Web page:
The Culture Wars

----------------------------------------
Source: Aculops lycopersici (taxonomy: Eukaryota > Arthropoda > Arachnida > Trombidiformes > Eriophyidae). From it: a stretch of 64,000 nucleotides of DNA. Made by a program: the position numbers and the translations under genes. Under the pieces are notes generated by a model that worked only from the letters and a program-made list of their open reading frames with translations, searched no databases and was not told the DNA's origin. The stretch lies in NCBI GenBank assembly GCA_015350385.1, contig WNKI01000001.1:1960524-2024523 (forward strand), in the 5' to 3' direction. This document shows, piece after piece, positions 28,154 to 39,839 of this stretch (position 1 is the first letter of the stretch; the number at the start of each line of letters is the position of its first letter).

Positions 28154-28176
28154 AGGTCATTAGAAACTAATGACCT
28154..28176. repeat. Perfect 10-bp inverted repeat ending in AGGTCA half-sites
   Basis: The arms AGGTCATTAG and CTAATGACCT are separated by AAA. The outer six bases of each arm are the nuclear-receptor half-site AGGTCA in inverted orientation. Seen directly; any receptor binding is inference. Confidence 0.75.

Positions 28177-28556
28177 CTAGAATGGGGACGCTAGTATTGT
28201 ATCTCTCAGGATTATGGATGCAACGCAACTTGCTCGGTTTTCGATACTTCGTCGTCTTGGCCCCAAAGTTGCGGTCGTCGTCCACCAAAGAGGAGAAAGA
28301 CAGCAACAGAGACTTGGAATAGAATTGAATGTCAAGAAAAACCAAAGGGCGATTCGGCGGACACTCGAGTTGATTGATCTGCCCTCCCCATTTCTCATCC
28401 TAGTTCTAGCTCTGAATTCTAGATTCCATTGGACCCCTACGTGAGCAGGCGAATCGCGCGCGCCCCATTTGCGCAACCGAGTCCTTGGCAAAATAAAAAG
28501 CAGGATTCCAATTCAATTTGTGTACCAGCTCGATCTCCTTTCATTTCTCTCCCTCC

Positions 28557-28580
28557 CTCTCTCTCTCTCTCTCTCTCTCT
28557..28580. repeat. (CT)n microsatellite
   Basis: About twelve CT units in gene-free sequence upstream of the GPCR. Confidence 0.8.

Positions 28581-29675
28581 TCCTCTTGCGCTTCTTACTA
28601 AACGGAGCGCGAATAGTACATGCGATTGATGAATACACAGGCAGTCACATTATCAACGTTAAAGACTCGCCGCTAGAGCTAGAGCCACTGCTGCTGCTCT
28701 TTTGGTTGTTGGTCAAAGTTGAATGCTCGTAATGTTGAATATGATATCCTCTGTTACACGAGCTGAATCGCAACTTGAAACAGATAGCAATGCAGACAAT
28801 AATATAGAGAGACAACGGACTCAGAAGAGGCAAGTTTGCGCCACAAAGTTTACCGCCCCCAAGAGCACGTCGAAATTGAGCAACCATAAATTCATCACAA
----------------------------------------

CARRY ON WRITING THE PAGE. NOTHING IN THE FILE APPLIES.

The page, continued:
Is There A Biblcal Culture That Should Be the Pattern for Our Ministries?